"Kill as many cops as possible."
Those words, reportedly uttered by Maurice Clemmons in the waning days of November, revealed the plan that burned his heart to cinders.
They appear in search warrant affidavits filed in Pierce County Superior Court this week – the written record of a desperate hunt for the man who gunned down four Lakewood police officers Sunday in a Parkland coffee shop.
Detectives believe Clemmons might have started plotting as far back as May, after he was arrested following a fight with sheriff’s deputies. They think he set up bank accounts – sources of money to tap while he fled from pursuers.
While he festered in the Pierce County Jail, the plan took shape. Clemmons talked of it incessantly to a confederate who later was arrested and charged with aiding his escape.
“A review of recorded phone conversations to Eddie Davis showed Maurice Clemmons’ continuous intent to commit this murder of law enforcement officers,” one affidavit reads. “Clemmons told Davis he was going to do something very big when he gets out.
“He went on to say everyone will be surprised, and it would be bigger than anyone could have expected.”
After Clemmons bailed out of jail for the third time on Nov. 23, the talk continued, even at the Thanksgiving table.
“Watch the news,” Clemmons told family members days before he killed the officers – Sgt. Mark Renninger, 39, and officers Tina Griswold, 40, Ronald Owens, 37, and Greg Richards, 42.
Four of the nine search warrant affidavits seek records from four banks in Seattle, Kent and Lakewood. Clemmons is dead, shot before dawn Tuesday by a Seattle police officer, but detectives and prosecutors are still building cases against those who allegedly helped him. The bank records mark the money trail.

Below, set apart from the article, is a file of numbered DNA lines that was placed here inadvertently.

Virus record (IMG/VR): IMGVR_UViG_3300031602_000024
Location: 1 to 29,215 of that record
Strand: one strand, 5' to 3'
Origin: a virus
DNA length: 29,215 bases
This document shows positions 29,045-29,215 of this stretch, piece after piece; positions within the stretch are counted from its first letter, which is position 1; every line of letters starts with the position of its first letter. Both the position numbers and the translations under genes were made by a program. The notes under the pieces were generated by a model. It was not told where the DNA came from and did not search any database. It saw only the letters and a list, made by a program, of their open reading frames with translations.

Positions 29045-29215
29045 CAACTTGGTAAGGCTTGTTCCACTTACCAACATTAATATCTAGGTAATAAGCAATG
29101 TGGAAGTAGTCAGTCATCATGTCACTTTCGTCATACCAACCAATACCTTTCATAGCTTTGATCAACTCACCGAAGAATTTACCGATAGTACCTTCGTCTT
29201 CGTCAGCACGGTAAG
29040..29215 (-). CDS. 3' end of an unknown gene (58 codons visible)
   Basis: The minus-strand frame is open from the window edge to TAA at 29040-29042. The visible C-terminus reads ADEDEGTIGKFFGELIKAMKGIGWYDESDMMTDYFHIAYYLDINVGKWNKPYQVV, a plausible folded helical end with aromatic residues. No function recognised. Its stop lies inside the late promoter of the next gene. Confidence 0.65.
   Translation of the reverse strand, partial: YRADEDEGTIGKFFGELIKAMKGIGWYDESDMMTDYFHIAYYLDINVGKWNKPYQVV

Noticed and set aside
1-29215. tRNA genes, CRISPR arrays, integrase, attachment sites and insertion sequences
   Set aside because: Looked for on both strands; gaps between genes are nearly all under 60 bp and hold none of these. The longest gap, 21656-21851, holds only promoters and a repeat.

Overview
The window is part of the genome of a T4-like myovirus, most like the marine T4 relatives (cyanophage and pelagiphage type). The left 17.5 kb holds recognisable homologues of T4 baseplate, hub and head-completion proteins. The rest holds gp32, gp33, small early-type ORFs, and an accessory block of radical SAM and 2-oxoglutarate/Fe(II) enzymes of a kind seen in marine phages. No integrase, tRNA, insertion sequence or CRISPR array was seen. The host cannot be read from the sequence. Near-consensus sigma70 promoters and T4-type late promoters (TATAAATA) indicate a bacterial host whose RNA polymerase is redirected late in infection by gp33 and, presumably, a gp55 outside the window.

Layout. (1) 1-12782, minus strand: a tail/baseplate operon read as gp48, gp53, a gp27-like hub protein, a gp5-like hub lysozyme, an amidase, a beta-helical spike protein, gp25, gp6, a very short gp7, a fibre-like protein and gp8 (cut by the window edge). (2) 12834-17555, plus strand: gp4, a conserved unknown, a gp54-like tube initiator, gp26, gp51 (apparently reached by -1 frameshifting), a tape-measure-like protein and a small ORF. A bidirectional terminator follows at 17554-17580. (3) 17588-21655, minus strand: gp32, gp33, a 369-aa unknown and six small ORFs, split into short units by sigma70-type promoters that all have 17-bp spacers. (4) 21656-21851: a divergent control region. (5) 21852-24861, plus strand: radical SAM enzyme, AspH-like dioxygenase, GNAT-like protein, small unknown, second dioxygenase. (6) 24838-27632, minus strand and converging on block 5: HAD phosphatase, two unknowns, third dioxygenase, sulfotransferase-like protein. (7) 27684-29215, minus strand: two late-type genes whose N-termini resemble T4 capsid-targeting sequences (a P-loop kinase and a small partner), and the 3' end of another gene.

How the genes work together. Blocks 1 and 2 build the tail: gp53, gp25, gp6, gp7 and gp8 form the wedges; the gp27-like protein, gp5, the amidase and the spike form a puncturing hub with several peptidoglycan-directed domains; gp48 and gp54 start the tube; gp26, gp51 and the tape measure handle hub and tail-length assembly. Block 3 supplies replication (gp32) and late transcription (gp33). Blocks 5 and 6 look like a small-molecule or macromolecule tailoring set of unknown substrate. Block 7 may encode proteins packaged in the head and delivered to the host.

“Determining who accessed Clemmons’ accounts following the shooting will allow investigators to determine who provided Clemmons with assistance in his attempts to evade law enforcement,” one affidavit states.
Investigators have one clear trace of financial aid – a transaction involving a pre-paid debit card.
An associate of Clemmons loaded “several hundred dollars” onto the card shortly after visiting a house where Clemmons stayed after the shooting, the affidavits say.
The affidavits provide new but sketchy details about Clemmons’ movements after the shooting.
TAPED PHONE CALL
On that Sunday, investigators spoke to Joseph Pitts, an associate of Clemmons who was in the Pierce County Jail. Pitts said he had no idea how to find Clemmons. That ended his interview with investigators – or so Pitts thought when he went back to his cell.
In fact, investigators were still monitoring him.
Pitts made a 20-minute phone call after his interview, recorded by jail staff members. The call turned into a three-way conference among Pitts, an unidentified woman and a man investigators believe to be Eddie Davis, another associate of Clemmons.
During the call, Pitts told Davis about his interview with detectives and said he had tried to call someone else. The affidavit hints that the someone else was Clemmons. Davis said, “He’s here,” and “He had to turn his phone off.”
Another unidentified man got on the call and spoke to Pitts, the affidavit says.
“No mention of the shooting directly was heard,” the affidavit states. “During this conversation, the female from the original call was monitoring the conversation and told the male voices to stop talking about it. She said she could get in trouble and they (law enforcement) will trace this call to her.”
ELECTRONIC ANKLE BRACELET
Another affidavit, tied to Clemmons’ home on South Asotin Street, refers to an electronic ankle bracelet Clemmons had been forced to wear by a bail bond company (Jail Sucks Bonds) as a condition of bailing out of jail Nov. 23.
The bracelet included a GPS tracker. The affidavit notes the bracelet sounded a “strap tamper alert” at 1:11 p.m. Sunday, about five hours after the shooting. Investigators found the detached bracelet when they searched the home.
Sean Robinson: 253-597-8486